I could pretend to be surprised by the release of Willis McGahee, but I like you guys too much to lie like a filthy person. Although McGahee didn’t believe it because a running back must never concede that his death bed awaits until death itself beckons, this move has been nearly a formality since the moment Denver spent a second-round pick on Montee Ball.
So yeah, it’s officially happened now. Which means omg MONTEE BALL MONTEE BALL MONTEE BALL MONTEE BALL.
Buddy Nix stepped down as the Buffalo Bills general manager earlier this afternoon in a move that was both expected, yet also a little odd.
When Russ Brandon took over as team president back in January, a change of direction seemed inevitable. Yet a wait followed, a concept Bills fans have grown familiar with (13 seasons without a playoff appearance will have that effect). Then just three weeks ago Brandon said Nix is the team’s general manager, and he will be for a long time. Just after that definitive statement the keys to a crucial draft in which the franchise selected its future quarterback remained in Nix’s hands. He went with E.J. Manuel in the first round, faith leaping that was, at best, optimistic thinking during a year when quarterback talent descended down the draft rungs quickly, led by Geno Smith’s fall.
Now Nix is gone, evidently on his own accord, and someone else will be left to deal with the crumbling mess should Manuel fail.
In my mind I searched for better words to describe this Super Bowl (indeed, “awesome” and “what the hell?” are words that also would have sufficed), but that one feels the most appropriate. It was weird.
Why? Well, let’s review the oddities we witnessed tonight along the way as the Ravens won Super Bowl XLVII, their second championship in franchise history.
In an awards night filled with obvious decisions (J.J. Watt as the DPOY, and Bruce Arians as the coach of the year…also, yawn). This was another one.
Plenty of fine folks will disagree with Adrian Peterson being named this year’s most valuable player after he also won the offensive player of the year award earlier in the evening, and those people mostly live in Denver. I’ll explain why Peterson was the only logical decision with more words below.
Which shouldn’t be surprising, since he sacked pretty much all of the quarterbacks.
Watt was named the defensive player of the year in what was the most unanimous decision of the evening so far in New Orleans. He received 49 of the 50 votes (Von Miller received the only non-Watt vote).
The Texans defensive end is the scariest dude in the NFL. This is not debatable. It’s science.
He finished with 20.5 sacks, coming just 2.5 short of Michael Strahan’s single-season record, with Watt’s run of QB bruising featuring two three-sack games. But what truly set Watt apart from the likes of Miller and Aldon Smith who were just behind him in the sack standings was his versatility.
Watt finished with 16 passes defensed as he quickly gained a reputation for blocking pass attempts and elevating when he couldn’t get to the quarterback. Meanwhile, Miller and Smith combined for only three passes defensed.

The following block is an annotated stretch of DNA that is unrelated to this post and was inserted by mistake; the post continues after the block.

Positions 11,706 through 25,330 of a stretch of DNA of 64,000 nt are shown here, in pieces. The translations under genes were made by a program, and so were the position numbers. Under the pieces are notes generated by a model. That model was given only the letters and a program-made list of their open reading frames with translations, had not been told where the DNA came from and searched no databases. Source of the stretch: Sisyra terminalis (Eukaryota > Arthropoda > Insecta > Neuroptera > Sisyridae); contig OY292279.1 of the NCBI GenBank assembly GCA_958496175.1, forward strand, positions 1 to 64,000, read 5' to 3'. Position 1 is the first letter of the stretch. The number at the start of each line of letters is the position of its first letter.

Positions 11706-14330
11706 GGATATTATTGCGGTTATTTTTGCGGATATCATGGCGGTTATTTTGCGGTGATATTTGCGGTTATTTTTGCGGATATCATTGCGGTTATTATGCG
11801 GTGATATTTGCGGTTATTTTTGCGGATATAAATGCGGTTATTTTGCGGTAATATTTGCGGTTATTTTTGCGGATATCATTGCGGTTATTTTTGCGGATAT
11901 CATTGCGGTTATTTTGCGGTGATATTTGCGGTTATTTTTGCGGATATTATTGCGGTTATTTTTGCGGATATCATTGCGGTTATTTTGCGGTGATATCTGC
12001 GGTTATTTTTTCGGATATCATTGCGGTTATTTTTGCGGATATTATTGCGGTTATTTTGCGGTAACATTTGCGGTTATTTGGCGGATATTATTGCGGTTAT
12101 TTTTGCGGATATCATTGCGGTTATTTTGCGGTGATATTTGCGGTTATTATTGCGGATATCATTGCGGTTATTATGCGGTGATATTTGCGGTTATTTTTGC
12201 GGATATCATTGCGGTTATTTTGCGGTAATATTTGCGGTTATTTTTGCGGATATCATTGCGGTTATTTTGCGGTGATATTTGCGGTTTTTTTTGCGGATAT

There is no perfect statistic. None, and there never will be a single, all-encompassing metric which allows us to ignore every other digit when we’re trying to measure a player’s overall value and worth. That’s why beyond the obvious act of simply watching a player, we need to consider multiple numbers when looking back on his season.
Some of those numbers are more flawed than others, and the tackles stat is one of them. Luke Kuechly was named the defensive rookie of the year tonight after a fine season, and he’s fully deserving of that honor. But it was given to him largely because as a rookie, the linebacker led the league in tackles with 164. That metric is problematic because a tackle can come in a variety of ways which don’t necessarily reflect well on a defender’s skill, most notably when he’s chasing the ball carrier from behind after he was beaten.
But here’s another number that’s truly impressive. Casey Heyward — who finished third in the DROY voting behind Kuechly and Bobby Wagner — allowed a passer rating of only 27.7 on balls thrown in his direction. How stupidly incredible is that? Well, opposing quarterbacks had a passer rating of 41.1 against Richard Sherman during the regular season.
Heyward was overlooked because the spotlight doesn’t shine nearly as brightly on his position, and in the debate surrounding post-season awards, middle linebacker will always have far more sex appeal than cornerback.
Those in the Andrew Luck camp during the offensive rookie of the year discussion continually cited value, an elusive and vague concept that can be manipulated into whatever you wish. The basic argument was that Luck had much less to work with as he guided the Colts to the playoffs, while Robert Griffin III was supported by the likes of Alfred Morris and Pierre Garcon, with Morris finishing second in rushing yards (1,613, and 100.8 per game).
There’s truth in that, as beyond Reggie Wayne, Luck dealt with very little backfield help, and two fellow rookie tight ends. But we’re not discussing exclusively value, and Griffin’s numbers were too overwhelming, which is why he’s been named the offensive rookie of the year.